Sooner or later, most photography enthusiasts think about “how to start a photography business“. Unfortunately, there are ‘some’ challenges that “punish” us for failure. One of the biggest challenges we bring is our failure to distinguish between our love of photography (again: our love and passion for photography) and the photography business (understanding the buying and spending habits of people who are photography customers).
For example, many of us think that because our photographic work is “very good,” we shouldn’t have too much trouble selling it. Sometimes we mistakenly think that great art and photography “sell itself”. Big mistake! Good photography doesn’t sell itself. In the business world, nothing sells itself – nothing! Knowing this is very important for starting a photography business.
Our failure to distinguish between our passion for photography and our desire to be in the photo business is also evident in the way we try to tell people what we do. For example, photography customers don’t care what kind of equipment we use.
They don’t care how many mega-pixels we have, or how much our equipment costs, or what brand of camera we use. Photography customers (current and prospective) want to know that we can, and will, produce high-quality photographic work for them.
Think about it, the mechanics who repair our cars don’t tell us what tools they use. The chefs at the restaurant we served did not tell us what kind of pots, pans or stoves they use. In this business, it is determined what the customer wants and the best way to get it to them.
In other words, other businesses do a better job of understanding their ‘niche’. To start a successful and growing photography business, we need to be clear about what niche we offer and how to sell the benefits of our niche to customers.
Another mistake we repeat as budding photography business owners is failing to “specialize” (knowing our photography niche) in what we do. As photography enthusiasts, we love to shoot just about anything. As a photographer, it’s fine. However, when we started the photography business, we mistakenly tried to be ‘everything for everyone’ – we took every photography job that was offered to us.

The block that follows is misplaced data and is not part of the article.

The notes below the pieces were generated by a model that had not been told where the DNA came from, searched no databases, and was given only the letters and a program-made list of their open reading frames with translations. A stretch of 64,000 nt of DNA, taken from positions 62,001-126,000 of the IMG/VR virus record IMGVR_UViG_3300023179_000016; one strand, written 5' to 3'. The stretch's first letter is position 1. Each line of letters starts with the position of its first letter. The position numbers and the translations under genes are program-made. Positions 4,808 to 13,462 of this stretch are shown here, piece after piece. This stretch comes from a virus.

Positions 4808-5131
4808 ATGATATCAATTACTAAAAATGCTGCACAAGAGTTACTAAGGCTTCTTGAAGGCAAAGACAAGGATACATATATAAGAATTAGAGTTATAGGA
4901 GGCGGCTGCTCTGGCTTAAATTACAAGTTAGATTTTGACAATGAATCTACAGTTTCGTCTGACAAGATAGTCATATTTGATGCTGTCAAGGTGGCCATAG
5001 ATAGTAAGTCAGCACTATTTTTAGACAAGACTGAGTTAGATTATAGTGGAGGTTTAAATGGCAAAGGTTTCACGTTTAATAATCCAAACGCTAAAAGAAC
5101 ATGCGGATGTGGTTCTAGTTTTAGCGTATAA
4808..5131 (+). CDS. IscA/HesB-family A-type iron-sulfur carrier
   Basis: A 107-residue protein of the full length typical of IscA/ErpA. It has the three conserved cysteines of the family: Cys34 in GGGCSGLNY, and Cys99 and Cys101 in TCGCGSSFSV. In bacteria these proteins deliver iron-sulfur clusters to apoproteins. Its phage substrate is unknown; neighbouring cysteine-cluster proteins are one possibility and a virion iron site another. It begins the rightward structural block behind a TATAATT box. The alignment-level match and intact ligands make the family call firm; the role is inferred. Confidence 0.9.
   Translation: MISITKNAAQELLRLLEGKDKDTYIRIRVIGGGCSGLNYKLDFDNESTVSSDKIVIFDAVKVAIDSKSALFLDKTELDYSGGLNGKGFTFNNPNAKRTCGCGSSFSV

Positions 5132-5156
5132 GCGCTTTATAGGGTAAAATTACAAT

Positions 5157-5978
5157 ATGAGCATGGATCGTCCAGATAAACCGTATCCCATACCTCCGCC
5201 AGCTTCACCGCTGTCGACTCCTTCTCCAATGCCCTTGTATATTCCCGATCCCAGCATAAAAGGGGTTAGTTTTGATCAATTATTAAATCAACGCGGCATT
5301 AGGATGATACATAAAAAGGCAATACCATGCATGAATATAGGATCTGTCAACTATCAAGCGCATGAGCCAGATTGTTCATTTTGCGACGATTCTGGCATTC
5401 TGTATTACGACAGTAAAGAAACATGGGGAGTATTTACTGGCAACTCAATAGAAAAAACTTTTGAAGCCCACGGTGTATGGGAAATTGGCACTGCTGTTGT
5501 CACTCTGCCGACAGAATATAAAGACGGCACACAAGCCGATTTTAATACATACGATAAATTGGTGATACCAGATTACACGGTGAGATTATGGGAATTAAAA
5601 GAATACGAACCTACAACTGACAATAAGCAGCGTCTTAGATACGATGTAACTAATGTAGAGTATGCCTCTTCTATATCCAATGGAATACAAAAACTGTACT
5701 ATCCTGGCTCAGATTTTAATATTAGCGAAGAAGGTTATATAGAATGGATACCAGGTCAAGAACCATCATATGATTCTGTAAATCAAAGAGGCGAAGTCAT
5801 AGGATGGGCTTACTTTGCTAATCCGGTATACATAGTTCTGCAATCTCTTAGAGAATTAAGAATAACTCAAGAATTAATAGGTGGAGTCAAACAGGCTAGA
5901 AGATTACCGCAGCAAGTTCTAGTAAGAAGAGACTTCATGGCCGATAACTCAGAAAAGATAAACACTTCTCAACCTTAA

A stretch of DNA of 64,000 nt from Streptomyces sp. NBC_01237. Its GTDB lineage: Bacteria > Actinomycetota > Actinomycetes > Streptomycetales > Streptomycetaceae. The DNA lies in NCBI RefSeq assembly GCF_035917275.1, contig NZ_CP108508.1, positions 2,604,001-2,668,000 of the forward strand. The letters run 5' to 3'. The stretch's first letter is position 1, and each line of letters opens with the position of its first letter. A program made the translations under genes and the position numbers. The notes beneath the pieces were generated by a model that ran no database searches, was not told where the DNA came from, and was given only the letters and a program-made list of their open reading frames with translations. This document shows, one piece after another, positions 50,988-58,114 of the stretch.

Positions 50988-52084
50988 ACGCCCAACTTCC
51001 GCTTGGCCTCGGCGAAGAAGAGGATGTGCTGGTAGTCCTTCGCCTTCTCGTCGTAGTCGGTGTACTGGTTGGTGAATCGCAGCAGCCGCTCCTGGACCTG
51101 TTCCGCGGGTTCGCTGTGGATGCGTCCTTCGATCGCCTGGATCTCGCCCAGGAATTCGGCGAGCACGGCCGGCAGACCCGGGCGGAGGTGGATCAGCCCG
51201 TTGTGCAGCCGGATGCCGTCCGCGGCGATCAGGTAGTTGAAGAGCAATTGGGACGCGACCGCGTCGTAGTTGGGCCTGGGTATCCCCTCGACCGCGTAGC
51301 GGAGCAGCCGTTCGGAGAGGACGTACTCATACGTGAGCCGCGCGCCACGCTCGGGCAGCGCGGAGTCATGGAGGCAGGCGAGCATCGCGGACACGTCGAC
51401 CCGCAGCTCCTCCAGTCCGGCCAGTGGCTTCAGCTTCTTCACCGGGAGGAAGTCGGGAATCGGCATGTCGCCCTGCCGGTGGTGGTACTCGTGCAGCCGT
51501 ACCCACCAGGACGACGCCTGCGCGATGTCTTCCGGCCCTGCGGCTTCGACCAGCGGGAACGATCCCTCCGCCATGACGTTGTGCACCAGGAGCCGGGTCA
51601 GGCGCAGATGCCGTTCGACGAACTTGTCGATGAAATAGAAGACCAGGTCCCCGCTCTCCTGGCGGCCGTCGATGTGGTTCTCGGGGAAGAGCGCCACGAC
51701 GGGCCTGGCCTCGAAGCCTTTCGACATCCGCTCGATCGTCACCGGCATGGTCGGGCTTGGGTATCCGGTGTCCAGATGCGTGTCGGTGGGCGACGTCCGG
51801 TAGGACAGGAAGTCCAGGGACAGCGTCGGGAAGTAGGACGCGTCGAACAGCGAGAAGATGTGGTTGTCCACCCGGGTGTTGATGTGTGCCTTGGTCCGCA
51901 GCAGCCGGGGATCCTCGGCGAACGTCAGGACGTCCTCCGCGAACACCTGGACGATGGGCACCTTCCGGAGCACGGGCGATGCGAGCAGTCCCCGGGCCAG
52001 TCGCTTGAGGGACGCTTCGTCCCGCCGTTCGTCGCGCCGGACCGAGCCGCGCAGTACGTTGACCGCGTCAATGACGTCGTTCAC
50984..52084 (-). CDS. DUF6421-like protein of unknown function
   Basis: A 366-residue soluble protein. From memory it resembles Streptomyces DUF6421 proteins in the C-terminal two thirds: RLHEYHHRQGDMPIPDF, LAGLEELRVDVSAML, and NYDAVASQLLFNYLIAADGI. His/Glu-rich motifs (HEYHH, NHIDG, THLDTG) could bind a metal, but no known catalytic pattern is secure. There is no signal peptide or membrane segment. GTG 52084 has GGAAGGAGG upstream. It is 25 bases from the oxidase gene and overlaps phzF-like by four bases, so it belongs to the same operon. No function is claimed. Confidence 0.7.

One of the real problems with this approach is our failure to recognize how it drastically reduces the value of what we do as skilled photographers, in the eyes of our customers. Wrong, we want our customers (current and prospective) to know that we can shoot anything – after all, we are incredibly versatile photographers!
What customers really see is that we are not “all-in-one photographers”, we are simply someone with a camera available to take pictures when they contact us. Serious photography customers (re: those who can afford to shop regularly) want to do business with specialists – photographers who know their photography niche.
Successful wedding photographers are clear on this, as an example of my point. Their ‘main’ customer (usually the bride) has been dreaming of her wedding day for most of her life. He’s not looking for a vesatile photographer. She wanted a “wedding photographer” who could make her ‘look’ as good, happy and beautiful as she had in all her lifelong dreams of her ‘day’ – her wedding day.